Thursday, June 17, 2010

Banerji & Bermuda

[Advance publicity Re: Jyotirmaya Sharma: Hindutva (revisited) by Jyotirmaya
on Tue 22 Aug 2006
Debashish, I suspect you haven't read my book and are commenting on the basis of Mr. Carlson's `review' of my book. In my book, I have never even indirectly imputed that Aurobindo Ghosh was a Hindutva votary. The book is about the ideas that went into making of political Hindutva. In other words, it is about genealogy of ideas, rather than suggesting that so and so was a Hindutva votary or any such nonsense. Moreover, the book contains attributions not only to the Bande Mataram period but takes the story upto India's independence and Sri Aurobindo passing on. … In the case of Sri Aurobindo, all I have suggested in the book is that whether it was the period of revolutionary terrorism or the period as a Maharshi in Pondicherry, there are aspects of Sri Aurobindo's thought that forms the genealogy and patrimony of political Hindutva as we know it today. It simply cannot be dismissed as a simple instance of appropriation, which is the line Mr. Peter Heehs also tends to take. Whether Hinduism is not fossilised, or whether it is an evelving cultural/spiritual corpus or not, this is a subject which I shall try to have my say in a book published next year.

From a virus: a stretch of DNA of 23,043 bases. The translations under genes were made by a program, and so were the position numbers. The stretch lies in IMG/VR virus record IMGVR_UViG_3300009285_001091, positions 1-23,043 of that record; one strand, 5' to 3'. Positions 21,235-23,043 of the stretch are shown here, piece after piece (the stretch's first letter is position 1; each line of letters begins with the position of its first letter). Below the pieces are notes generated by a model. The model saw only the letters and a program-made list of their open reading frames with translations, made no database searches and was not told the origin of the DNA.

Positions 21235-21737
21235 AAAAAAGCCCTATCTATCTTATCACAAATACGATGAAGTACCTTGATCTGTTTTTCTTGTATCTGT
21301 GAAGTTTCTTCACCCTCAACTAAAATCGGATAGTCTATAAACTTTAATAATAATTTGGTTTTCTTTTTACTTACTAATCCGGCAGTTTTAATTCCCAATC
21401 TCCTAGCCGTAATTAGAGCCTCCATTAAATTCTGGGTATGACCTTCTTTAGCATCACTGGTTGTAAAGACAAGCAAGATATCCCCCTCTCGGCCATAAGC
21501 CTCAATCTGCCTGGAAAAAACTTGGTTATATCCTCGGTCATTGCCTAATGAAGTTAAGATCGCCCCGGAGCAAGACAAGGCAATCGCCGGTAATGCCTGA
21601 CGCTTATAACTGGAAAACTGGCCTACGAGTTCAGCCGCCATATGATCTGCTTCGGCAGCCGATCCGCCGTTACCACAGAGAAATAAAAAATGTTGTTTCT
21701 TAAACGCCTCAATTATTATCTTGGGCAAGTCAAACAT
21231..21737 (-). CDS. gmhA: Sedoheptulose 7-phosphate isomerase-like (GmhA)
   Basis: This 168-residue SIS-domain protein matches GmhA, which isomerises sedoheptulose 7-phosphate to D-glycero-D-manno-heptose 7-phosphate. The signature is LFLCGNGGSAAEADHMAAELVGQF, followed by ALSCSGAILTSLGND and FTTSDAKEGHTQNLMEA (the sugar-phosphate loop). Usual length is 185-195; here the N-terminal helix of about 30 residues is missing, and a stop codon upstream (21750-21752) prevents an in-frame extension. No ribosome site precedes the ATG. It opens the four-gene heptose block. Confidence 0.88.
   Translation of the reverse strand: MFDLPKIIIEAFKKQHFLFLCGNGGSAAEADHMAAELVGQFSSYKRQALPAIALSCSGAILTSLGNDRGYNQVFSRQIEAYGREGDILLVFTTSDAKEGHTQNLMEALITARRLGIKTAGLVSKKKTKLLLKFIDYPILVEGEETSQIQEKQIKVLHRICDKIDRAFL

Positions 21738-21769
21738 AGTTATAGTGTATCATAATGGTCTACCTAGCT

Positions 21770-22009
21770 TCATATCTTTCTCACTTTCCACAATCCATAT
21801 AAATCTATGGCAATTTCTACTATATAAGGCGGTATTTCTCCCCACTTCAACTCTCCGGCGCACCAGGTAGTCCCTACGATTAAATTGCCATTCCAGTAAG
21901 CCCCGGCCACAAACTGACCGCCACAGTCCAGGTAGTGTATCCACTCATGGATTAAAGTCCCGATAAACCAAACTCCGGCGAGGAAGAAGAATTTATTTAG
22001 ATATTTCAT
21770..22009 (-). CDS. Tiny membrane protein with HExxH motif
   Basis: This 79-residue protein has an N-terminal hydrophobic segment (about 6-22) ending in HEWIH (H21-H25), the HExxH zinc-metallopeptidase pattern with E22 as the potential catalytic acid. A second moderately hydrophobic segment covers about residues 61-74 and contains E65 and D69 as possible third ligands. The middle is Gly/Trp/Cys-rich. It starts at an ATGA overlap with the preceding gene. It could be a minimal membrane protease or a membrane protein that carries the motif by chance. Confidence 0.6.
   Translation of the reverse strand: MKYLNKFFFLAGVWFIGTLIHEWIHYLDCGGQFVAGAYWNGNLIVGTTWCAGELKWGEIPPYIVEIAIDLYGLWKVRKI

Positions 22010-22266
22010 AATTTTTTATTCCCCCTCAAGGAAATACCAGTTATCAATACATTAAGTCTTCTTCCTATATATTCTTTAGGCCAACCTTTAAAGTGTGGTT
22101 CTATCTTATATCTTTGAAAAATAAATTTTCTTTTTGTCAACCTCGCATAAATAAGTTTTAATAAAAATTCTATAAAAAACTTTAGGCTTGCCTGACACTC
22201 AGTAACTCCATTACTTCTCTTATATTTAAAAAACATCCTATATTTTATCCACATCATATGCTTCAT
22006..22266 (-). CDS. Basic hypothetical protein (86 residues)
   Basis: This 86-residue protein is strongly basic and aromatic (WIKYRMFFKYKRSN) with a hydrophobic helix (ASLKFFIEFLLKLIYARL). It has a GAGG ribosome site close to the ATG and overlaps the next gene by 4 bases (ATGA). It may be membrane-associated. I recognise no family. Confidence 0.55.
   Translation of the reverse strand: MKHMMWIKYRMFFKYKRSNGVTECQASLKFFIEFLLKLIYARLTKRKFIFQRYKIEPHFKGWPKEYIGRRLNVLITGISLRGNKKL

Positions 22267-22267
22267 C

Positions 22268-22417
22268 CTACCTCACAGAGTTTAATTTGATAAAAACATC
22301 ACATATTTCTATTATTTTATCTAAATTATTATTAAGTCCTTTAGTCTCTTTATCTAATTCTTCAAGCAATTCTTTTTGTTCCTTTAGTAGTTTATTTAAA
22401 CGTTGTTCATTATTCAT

by Debashish on Tue 22 Aug 2006 Jyotirmaya, I do not believe that any text is immune to the abuses of history. … No one can predict what will happen to his/her texts outside of their explicit polemics and before holding someone responsible for contributing to a genealogy of political ideas it is proper hermeneuic practice to establish what were the central social and philosophical concerns of such a person and what was the genealogy of ideas constituting his/her texts. I have seen the charge of "unwitting patrimony" applied in a number of cases lately such as with Nietzsche and Nazi Germany, Okakura and Japanese hyper-nationalism and Vivekananda (and now Sri Aurobindo) and Hindu fundamentalism. In all these cases, the question is seldom asked or answered what were the central or explicit concerns of such individuals and what the ambiguities in their texts meant to them and their times. The alternate genealogies of "Hindu" need first to be explored before the patrimony of the genealogy of "Hindutva" can be accurately attributed. Debashish 12:52 PM Wednesday, August 23, 2006]

Why Banerji failed to ask whether “the central or explicit concerns” have been adequately addressed in The Lives of Sri Aurobindo remains a mystery of Bermuda Triangle proportions. [TNM]

1 comment:

  1. Inspector Gregory: "Is there any other point to which you would wish to draw my attention?"

    Holmes: "To the curious incident of the dog in the night-time."

    "The dog did nothing in the night time"

    "That was the curious incident," remarked Sherlock Holmes.

    From "The Adventure of Silver Blaze" by Arthur Conan Doyle